In the 1720s, members of the Grosvenor family, began the development of Grosvenor Square as the centrepiece of the Grosvenor Estate. Originally surrounded by gates and railings, with access limited to local residents who held keys and paid for its upkeep, Grosvenor Square garden was designed as an oval enclosure. This layout was simplified in the 19th and 20th centuries when London plane trees were introduced.
During the Second World War, the Square and surrounding area was severely damaged and in the early 1940s the iron railings were removed to support the war effort.
As part of the peacetime celebrations in 1946, it was decided to make Grosvenor Square a public space for everyone's enjoyment. The Ministry of Works took over its upkeep, a role fulfilled today by The Royal Parks.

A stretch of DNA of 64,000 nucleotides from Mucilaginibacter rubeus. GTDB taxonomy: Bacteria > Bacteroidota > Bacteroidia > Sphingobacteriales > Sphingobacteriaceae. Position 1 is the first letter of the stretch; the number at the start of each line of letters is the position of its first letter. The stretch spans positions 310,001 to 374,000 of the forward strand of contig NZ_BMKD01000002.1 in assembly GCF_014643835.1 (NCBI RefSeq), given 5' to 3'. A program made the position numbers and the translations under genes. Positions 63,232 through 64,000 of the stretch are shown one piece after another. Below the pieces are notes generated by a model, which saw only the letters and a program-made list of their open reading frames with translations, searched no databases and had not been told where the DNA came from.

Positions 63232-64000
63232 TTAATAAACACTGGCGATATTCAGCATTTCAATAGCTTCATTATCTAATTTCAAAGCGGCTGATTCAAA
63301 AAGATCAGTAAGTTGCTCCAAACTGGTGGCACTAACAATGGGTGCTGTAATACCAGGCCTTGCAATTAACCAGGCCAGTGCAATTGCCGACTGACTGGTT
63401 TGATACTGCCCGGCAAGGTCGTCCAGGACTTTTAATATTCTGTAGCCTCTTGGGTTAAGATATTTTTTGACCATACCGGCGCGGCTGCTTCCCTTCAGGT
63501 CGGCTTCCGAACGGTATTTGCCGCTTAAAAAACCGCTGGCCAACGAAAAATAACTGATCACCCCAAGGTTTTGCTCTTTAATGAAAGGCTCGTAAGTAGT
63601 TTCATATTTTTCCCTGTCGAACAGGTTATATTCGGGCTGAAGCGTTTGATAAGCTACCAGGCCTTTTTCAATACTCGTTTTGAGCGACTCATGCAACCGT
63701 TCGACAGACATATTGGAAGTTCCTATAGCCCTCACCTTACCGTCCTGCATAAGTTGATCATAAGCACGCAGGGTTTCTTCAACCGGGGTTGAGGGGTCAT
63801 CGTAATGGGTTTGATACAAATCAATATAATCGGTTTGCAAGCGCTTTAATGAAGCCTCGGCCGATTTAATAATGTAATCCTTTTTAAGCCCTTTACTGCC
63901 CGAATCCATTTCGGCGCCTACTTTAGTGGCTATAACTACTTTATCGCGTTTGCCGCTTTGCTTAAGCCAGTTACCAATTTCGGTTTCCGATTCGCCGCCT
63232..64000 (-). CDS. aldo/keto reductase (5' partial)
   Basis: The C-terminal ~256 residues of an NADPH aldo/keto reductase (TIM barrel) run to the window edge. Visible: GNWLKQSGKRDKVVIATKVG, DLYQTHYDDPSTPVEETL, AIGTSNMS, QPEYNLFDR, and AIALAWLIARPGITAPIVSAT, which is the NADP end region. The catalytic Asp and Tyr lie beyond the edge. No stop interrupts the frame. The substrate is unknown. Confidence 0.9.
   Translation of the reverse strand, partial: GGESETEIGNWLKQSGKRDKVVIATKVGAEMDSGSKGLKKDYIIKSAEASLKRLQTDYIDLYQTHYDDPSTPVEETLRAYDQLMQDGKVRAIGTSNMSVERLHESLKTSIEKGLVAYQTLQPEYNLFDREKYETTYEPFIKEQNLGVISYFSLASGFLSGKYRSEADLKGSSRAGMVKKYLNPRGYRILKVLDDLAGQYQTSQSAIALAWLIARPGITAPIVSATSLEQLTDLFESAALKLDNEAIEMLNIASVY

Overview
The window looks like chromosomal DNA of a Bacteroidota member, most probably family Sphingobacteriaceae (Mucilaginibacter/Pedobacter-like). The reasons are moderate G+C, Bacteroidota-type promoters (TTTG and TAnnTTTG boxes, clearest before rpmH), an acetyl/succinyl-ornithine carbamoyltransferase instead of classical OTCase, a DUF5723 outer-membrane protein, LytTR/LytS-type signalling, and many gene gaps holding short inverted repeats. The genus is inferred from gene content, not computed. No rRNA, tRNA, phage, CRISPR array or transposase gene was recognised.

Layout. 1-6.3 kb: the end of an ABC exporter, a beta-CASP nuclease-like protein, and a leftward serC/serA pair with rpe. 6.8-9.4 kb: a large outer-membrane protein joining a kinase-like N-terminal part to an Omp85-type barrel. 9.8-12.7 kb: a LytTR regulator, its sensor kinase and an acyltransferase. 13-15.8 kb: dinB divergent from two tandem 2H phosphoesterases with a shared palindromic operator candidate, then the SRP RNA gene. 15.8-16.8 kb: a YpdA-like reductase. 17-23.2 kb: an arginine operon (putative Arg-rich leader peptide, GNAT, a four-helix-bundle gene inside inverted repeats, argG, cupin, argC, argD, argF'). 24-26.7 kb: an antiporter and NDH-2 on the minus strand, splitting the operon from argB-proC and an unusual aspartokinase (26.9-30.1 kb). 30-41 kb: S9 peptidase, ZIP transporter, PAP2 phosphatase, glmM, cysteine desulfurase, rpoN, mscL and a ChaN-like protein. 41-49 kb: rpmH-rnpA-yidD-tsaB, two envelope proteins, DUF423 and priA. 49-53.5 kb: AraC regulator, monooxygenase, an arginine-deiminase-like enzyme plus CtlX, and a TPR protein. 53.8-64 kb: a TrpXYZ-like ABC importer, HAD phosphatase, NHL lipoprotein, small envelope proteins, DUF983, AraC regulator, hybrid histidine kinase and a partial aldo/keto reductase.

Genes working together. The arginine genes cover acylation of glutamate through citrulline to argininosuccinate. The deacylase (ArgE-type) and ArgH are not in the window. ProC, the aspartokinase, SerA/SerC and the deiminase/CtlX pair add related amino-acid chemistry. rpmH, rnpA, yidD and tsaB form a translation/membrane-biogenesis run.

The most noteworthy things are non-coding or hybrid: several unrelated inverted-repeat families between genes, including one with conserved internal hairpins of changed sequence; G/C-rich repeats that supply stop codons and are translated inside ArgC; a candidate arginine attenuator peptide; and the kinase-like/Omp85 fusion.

Since the 1930s the Square has had a strong association with the USA, and in 1938 The American Embassy was established at 1 Grosvenor Square. In 1948 the British memorial to President Roosevelt was unveiled, and in 1985 the Eagle Squadron monument was erected along the same central axis.
On the 13th April 1994 the Prime Minister, Rt. Hon. John Major MP, unveiled a commemorative stone to honour the 50th anniversary of the D-Day landings in Normandy on the 6th June 1944.